Dubai: Expo 2020 Dubai will unveil new details of its cutting-edge Sustainability Pavilion at Abu Dhabi Sustainability Week on Monday.
The pavilion will produce 4GWh of electricity a year through solar panels — enough to allow a Nissan Leaf to drive halfway to Mars, Expo staff estimate.
That will be more than the building needs to operate. Excess power will be fed into Dewa’s (Dubai Water and Electricity Authority) grid.
It will also produce up to 22,000 litres of water a day, extracted from atmospheric humidity and recycling grey water.
Once the Expo ends, the pavilion itself will be recycled as a centre for science and for children.
Ahmad Al Khatib, Expo 2020 Dubai’s Vice-President of Real Estate and Delivery, said, “The experience is going to be a very, very exciting. The learning component is totally out of this world.”
He added: “We have a board of experts that work closely with a consultant to ensure that by 2020 we are at the cutting edge in the sustainability of building design — and also in content of the building.”
While the pavilion — which will exceed Leadership in Energy and Environmental Design (LEED) Platinum standards — will be the centrepiece for Expo’s green theme, Al Khatib pointed out that sustainability was one of the pillars of the entire project.
Even during the tendering process companies were given a set of sustainable strategies their bids must adhere to — and many of those strategies have become more stringent since.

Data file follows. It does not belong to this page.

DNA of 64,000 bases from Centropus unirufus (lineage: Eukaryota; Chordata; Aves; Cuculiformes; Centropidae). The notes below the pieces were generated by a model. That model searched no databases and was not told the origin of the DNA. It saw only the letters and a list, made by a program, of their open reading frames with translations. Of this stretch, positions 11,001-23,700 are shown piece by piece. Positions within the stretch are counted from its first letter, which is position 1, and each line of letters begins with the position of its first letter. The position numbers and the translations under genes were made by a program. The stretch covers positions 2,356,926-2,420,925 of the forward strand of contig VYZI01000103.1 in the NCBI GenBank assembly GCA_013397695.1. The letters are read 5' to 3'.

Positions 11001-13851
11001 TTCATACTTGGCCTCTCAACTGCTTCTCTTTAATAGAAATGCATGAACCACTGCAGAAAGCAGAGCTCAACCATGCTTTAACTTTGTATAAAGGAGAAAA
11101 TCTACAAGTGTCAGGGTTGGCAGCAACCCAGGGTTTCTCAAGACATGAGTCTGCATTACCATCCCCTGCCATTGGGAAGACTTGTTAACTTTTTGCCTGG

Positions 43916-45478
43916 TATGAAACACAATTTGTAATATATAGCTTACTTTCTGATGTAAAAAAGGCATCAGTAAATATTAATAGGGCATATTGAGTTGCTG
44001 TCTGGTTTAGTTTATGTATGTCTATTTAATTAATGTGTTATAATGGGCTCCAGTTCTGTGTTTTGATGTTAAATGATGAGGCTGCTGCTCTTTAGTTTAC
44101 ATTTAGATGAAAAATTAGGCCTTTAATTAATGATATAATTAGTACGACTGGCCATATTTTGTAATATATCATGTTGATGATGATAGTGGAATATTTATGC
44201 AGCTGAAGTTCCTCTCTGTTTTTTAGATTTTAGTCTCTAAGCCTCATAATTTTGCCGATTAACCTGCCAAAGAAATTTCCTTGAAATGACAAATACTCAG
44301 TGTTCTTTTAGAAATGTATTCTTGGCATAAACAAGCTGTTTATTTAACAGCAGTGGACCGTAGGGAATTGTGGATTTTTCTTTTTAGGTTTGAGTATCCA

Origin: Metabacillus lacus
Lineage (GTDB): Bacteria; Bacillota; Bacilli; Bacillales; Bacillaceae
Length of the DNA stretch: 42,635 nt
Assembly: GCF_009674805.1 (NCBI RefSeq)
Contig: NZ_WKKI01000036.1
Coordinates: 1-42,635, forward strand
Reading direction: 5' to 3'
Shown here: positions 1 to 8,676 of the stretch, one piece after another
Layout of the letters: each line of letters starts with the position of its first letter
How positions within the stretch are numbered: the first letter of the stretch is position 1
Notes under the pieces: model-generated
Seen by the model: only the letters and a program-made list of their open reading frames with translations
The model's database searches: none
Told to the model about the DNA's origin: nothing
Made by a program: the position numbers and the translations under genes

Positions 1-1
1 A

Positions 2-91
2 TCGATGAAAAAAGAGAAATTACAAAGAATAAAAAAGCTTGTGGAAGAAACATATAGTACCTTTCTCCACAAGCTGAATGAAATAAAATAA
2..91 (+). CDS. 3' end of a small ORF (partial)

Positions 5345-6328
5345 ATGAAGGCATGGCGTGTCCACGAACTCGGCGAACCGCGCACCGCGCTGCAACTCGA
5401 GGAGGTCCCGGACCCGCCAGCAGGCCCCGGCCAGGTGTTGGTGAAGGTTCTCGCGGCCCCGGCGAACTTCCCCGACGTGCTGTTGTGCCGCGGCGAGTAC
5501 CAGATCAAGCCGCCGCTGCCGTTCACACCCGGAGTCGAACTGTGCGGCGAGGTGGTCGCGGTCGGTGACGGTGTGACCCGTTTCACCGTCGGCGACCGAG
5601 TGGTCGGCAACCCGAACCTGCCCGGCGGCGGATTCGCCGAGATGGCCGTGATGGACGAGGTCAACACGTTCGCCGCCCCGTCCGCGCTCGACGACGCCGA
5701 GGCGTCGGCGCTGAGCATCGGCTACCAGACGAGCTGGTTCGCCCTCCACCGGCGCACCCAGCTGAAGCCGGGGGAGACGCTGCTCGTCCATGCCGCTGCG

“What we have been trying to do since day one, even of designing the Expo, is how to push those boundaries,” Al Khatib said in an interview with Gulf News, “because Expos worldwide, in history, they always come up with a change. Not only about changing the city [which hosts Expo], it has a social legacy also. Our legacy for sustainability, preparing for that legacy started from the day we won the Expo.”
He said authorities were already watching the Expo trying out new construction techniques.
District 2020 development
Expo aims to ensure all of the permanent buildings at Expo would be certified to LEED Gold standards. The UAE pavilion will meet LEED Platinum standards. At least 80 per cent of the structures at the Expo site will be used as part of the District 2020 development after the Expo ends.
Expo’s stand at Sustainability Week would be recycled, he said, with an Abu Dhabi SME transforming its wooden elements into furniture, local artists using other elements in their artwork, and some parts of it being used either in Expo’s site office or in other exhibitions.
Sustainability influenced all aspects of design and construction, Al Khatib added, with smart grids reducing energy demand by 20 per cent, and at least 50 per cent of the site’s energy coming from renewable sources.
Even the cement used in buildings at the Expo’s three main areas — dedicated to sustainability, mobility and opportunity — used a special kind of cement reducing water content by 7 per cent.
Car parks on the site would forgo asphalt surfaces, instead creating a hard surface using specially treated crushed tyres sourced for Expo by Dubai Municipality.
“Since that announcement I’ve been personally approached by a lot of other organisations across the country wanting to meet to see how we’re doing this so they can adopt the same approach in building roads and parking spaces,” Al Khatib said.